It’s accurate to say that almost every sentence has at least a preposition. Prepositions used in a sentence are commonly placed immediately after a noun, an adjective, or a verb. Just as common are prepositions coming before a noun phrase. Prepositions are also used after a direct object.


After noun



  • Throughout their ordeal, the hostages never gave up hope of being released alive.
  • She doesn’t seem to have worry about anything in life.
  • What he did had brought shame to his family.
  • She felt anger at his change of holiday plan.
  • Both parties expressed satisfaction with the agreement.



After adjective



  • None of his friends believed he’s guilty of the terrible crime.
  • Not being confident about their future, they decided to emigrate.
  • He has been absent from school for two weeks now.
  • She is busy with her make-up.
  • The resort is famous for its nightlife.



After verb



  • We laughed at her funny jokes.
  • Someone knocked the antique vase which fell and smashed to pieces.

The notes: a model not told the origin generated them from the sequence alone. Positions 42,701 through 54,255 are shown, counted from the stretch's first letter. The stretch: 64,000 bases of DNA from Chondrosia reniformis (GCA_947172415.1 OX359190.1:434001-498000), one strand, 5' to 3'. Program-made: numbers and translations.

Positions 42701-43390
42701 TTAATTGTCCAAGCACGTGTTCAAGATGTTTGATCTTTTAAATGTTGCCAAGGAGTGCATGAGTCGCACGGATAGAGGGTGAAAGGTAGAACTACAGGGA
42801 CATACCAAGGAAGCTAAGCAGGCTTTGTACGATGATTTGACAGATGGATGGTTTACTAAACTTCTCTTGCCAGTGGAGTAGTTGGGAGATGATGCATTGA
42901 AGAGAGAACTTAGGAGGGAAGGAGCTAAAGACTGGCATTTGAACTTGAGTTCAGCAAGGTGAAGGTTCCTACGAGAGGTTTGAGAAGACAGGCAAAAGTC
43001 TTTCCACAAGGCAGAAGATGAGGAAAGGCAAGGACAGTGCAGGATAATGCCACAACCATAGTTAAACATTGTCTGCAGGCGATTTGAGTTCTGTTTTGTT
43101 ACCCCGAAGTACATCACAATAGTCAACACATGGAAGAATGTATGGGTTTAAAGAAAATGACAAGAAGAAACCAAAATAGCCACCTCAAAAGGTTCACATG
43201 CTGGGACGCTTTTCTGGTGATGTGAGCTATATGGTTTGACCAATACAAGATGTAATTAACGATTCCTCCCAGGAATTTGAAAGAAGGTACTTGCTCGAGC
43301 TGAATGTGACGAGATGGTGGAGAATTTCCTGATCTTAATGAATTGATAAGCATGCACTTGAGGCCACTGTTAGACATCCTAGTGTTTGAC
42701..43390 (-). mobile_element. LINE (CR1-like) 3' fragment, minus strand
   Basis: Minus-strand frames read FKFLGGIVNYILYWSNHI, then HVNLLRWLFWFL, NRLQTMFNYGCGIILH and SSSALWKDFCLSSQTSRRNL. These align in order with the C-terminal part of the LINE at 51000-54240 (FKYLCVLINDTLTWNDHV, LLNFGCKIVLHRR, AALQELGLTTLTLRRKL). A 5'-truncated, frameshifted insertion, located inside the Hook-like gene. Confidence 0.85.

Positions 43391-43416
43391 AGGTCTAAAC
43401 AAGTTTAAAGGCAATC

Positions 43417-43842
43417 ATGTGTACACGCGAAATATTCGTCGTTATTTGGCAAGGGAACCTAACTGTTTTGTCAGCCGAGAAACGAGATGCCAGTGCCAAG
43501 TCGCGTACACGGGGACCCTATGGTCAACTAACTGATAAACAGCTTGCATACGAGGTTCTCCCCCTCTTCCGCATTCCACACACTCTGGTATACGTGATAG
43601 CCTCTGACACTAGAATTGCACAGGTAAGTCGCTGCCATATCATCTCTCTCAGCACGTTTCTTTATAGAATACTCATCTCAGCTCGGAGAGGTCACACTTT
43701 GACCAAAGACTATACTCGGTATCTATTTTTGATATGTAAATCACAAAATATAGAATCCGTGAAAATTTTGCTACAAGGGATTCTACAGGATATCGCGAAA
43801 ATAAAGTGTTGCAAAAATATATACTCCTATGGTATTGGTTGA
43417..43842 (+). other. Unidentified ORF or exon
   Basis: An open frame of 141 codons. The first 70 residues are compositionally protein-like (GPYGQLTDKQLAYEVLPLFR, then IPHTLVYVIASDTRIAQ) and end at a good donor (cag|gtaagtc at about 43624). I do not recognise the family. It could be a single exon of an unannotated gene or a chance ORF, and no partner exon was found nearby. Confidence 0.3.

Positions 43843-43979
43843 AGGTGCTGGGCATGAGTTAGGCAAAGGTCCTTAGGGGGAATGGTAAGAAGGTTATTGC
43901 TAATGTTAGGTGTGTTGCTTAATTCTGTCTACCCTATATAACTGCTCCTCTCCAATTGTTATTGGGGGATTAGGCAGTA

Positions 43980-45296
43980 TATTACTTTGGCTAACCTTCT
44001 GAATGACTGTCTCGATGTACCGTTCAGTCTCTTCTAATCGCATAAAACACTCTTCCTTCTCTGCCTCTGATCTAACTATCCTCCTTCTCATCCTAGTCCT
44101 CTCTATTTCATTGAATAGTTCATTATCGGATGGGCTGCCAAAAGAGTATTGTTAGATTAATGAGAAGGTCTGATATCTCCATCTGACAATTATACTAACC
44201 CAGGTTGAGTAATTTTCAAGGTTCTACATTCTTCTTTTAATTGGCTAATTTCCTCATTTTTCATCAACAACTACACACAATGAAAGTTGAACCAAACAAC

• This little boy dreams of driving a big car one day.
  • She believes in everything that is told to her.
  • He's helping her to choose between the two cars. 



Preposition follows direct object of transitive verb



  • She forgives him for going out with the other girl.
  • He added something to my soup.
  • Someone stole something from the church.
  • The stranger robbed him of all his money.
  • The magician turned a carrot into a rabbit.



Preposition in front of a prepositional phrase.
The preposition is commonly followed by a noun phrase. Together, they form the prepositional phrase. In the following examples, the prepositional phrases are shown in bold. The noun in the prepositional phrase is the object of the preposition.



  • I still remember the sun sets in the west

    (Preposition: in / Prepositional phrase: in the west / Object of preposition: west)

  • The multistorey building was burnt to the ground.
  • The mere sight of a mouse will make her jump onto the table. 
  • A flock of ducks waddles along the river bank.
  • To reach the other side, we had to swim against the tide.



Preposition can be at the beginning, in the middle, or at the end of a sentence.


  • To whom



  • For him



  • That's the cave in which we think there are at least a million of bats.
  • There is a small bald patch on top of my head.
  • TheYou are talking about a species of dinosaur that I have never heard of.
  • He soon discovered that his new wife is difficult to live with.